> 
> >     * Perform error checking and validation of the configuration.
> Better than mere constraint-checking, have constraint-solving!

Uh, yes.  Don't panic, we'll save that for later.

> > These are just a few ideas off the top of my head. I'm sure you all have
> > better ones. Just please don't say XML :)
> XML

;-)

(Remark for the TUNES people, Askemos (www.askemos.org) is in theory
all XML only and in fact more or less some persistant S-Expressions.)

> Here is my take for the design of a configuration management system.
> 
> * Declarative programming: configuration information is
>   a set of rules in a constraint programming language.
> * Discovery: all software configuration would flow directly
>   to a machine from trusted servers and metaservers (DHCP style).
> * Multiple Sources: information comes from multiple sources,
>   organized in multiple hierarchies. Some hierarchies can be:
>   Hardware hierarchy (such device on such host in such network),
>   Application hierarchy (such procedure of such program in such business),
>   User hierarchy (such process run, assuming such role, by such user).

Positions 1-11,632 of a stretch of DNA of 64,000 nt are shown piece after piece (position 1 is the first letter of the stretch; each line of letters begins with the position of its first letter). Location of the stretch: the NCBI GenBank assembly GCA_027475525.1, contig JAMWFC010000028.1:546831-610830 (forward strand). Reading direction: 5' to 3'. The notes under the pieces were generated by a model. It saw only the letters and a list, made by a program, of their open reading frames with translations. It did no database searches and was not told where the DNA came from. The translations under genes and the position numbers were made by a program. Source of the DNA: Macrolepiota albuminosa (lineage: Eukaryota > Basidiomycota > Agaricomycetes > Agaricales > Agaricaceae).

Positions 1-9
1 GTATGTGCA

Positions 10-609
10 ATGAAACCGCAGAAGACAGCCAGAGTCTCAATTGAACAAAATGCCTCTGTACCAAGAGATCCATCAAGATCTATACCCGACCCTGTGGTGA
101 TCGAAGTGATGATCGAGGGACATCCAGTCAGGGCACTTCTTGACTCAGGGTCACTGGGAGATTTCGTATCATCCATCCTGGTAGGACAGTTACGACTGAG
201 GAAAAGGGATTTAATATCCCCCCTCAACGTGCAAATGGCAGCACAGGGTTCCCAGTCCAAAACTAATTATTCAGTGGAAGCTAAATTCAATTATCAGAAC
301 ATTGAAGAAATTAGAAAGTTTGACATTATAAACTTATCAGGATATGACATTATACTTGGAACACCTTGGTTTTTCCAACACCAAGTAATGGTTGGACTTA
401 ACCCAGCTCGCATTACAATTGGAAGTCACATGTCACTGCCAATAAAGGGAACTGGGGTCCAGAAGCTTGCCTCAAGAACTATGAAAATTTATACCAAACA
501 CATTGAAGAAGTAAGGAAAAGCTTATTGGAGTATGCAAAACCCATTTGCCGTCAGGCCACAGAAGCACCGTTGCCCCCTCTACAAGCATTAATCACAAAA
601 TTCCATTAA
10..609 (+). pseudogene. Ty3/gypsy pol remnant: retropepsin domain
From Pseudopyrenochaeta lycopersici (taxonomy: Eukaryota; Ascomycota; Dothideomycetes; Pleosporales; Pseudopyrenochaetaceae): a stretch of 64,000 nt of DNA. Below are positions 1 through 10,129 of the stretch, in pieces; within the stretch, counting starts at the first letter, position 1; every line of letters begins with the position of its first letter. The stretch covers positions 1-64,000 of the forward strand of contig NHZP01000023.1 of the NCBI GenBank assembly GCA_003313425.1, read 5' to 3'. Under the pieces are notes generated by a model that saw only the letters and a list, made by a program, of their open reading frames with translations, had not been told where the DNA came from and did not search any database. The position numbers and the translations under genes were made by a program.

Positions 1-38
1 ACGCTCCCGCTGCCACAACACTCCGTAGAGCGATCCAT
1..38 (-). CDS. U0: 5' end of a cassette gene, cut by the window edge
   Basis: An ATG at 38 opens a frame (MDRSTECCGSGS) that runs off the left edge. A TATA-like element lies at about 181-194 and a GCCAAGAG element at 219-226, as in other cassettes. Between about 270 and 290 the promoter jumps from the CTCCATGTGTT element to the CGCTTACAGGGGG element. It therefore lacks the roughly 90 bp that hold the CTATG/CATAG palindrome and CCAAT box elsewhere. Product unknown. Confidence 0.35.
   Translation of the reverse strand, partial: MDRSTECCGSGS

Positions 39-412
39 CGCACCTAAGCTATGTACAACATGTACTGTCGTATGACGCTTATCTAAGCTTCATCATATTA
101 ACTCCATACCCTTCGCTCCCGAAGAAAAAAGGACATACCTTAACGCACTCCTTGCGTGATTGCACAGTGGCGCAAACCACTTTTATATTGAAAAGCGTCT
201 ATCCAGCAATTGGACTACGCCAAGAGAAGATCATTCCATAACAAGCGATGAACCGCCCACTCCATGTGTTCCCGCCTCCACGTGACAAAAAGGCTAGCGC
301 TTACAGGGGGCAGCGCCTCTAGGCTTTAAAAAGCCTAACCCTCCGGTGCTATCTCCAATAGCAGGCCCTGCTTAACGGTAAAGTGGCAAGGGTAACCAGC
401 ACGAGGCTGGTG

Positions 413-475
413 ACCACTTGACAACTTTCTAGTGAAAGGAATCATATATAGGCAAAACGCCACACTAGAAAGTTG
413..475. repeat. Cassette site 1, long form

>   Each combination of points in multiple hierarchies
>   can have some configuration rules attached:
>   in such process, trace calls to such procedure;
>   on such host, allow such role of such user access to such program.
> * Configuration Merging: all the rules (global, LAN-specific, host-specific,
>   device-specific, procedure-specific, program-specific, business-specific,
>   user-specific, role-specific, process-specific, etc.) must be merged
>   at bind-time, and the constraints ultimately solved only then.

Bind time: in terms of Askemos, that's the moment, wenn you link a
place to some name in some namespace (each place has it's own).

> * Higher-Order Constraint Solving: based on basic data and higher-order rules,
>   the constraint solver can deduce complete "routes" toward implementing a
>   given functionality (e.g. doing ssh to such remote machine to access such
>   file by NFS so as to display it on such remote display to show my dad
>   with such plugin to get from such trusted server with my private key).
>   Configuration shouldn't include more data than necessary;
>   as much as possible must be deduced by the constraint solver.